But given the context, it soon comes to feel like a simulation of normalcy. One evening, we wander along Independence Square, lined with marble ministries and the presidential palace, and home to marble statues, timed fountains, and flashing lights that change color. Security guards wave us away from an enormous LED screen showing a group of men madly applauding the president. It’s impossible to tell if anyone is genuinely enthusiastic; my assumption as an outsider is that the only true enthusiasts in any totalitarian society are those people benefiting directly from it.
On the morning of our departure, we pull up to the luminous Ashgabat airport. It is an impressive building, opened in 2016, and looks like a stylized bird from outside. Inside, the ceiling glows with light; from some angles, the ceiling panels look like teardrops. It’s beautiful if overwhelming in its over-the-top glitz. Our guide tells me I can’t take any photos of it but there’s a glimpse of it in this video, which documents Turkmen citizens being prevented from leaving the country. Why are they leaving? Inflation is wildly out of control, unemployment is sky-high, and there are food shortages. And the government, worried about losing people, have quietly reimposed exit visas, a cruel Soviet tradition.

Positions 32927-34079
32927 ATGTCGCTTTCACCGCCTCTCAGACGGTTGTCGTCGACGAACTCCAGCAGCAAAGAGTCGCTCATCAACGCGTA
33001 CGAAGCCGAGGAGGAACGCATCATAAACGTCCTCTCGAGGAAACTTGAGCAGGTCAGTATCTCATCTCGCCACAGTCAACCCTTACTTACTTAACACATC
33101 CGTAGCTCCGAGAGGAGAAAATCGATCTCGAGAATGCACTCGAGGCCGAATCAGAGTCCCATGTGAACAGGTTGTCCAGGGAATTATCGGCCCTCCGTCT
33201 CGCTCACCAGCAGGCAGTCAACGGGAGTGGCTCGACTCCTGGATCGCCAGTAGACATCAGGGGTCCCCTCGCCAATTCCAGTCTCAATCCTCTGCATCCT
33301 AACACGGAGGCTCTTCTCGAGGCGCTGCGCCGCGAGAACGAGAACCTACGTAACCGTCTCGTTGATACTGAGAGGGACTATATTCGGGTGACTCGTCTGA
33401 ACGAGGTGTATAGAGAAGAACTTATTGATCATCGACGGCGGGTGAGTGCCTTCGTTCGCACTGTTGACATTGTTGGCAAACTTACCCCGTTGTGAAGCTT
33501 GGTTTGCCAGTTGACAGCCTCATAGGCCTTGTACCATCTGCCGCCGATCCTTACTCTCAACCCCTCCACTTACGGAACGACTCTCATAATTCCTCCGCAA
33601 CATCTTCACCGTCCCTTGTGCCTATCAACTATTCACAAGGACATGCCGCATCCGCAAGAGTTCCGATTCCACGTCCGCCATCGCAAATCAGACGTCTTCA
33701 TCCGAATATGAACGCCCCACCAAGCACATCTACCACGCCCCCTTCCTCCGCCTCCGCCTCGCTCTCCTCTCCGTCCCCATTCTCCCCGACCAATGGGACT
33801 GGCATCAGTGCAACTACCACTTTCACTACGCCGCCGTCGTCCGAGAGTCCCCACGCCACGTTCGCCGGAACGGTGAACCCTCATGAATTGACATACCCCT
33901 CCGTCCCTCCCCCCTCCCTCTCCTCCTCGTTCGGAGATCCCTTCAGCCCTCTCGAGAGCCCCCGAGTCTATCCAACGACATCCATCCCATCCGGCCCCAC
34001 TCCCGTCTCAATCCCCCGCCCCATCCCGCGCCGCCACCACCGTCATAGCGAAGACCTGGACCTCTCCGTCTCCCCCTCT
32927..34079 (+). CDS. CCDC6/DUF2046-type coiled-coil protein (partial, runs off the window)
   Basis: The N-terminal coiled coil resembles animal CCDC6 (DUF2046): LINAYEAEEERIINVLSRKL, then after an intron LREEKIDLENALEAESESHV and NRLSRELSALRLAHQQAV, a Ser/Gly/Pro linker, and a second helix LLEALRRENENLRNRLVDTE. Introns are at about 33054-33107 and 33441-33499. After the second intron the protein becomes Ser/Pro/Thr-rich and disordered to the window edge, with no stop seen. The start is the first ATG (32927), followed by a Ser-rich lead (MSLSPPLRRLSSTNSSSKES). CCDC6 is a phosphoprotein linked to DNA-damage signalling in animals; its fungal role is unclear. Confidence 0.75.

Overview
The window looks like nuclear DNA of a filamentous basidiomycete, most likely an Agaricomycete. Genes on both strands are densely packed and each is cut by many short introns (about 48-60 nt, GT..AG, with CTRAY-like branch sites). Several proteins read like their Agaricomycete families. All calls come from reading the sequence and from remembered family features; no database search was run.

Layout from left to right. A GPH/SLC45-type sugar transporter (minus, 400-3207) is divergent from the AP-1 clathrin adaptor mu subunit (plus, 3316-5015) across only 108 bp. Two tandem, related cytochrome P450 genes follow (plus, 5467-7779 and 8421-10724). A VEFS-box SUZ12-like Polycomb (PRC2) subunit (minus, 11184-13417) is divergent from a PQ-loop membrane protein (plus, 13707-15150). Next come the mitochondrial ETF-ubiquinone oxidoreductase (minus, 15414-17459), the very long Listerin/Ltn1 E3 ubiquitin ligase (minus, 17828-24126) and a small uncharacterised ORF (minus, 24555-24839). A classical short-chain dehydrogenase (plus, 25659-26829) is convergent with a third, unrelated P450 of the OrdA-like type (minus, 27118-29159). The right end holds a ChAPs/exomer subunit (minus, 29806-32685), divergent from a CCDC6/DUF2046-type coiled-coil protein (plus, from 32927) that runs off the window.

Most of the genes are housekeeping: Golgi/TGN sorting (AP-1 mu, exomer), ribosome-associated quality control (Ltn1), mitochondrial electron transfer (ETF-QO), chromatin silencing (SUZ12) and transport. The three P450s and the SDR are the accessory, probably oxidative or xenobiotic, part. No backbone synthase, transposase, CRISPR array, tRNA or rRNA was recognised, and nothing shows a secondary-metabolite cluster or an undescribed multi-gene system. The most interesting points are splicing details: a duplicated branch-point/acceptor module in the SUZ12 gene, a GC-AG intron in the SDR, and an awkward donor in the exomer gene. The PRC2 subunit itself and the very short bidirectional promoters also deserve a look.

Turkmenistan evokes complicated emotions. The trip has felt absolutely worthwhile and I don’t regret a minute of it. The archaeological sites are, without hyperbole, amazing. The landscapes are striking and the cities, weird authoritarian modernism aside, are not without their charms. Of course, it’s impossible to lose a sense that this modernism is distastefully rooted in strongman corruption. But as the plane takes off, the main emotion I feel is relief. Tourists’ encounters with authoritarianism in a place like Turkmenistan may be superficial, a far cry from the experience of life there, but they’re also exhausting.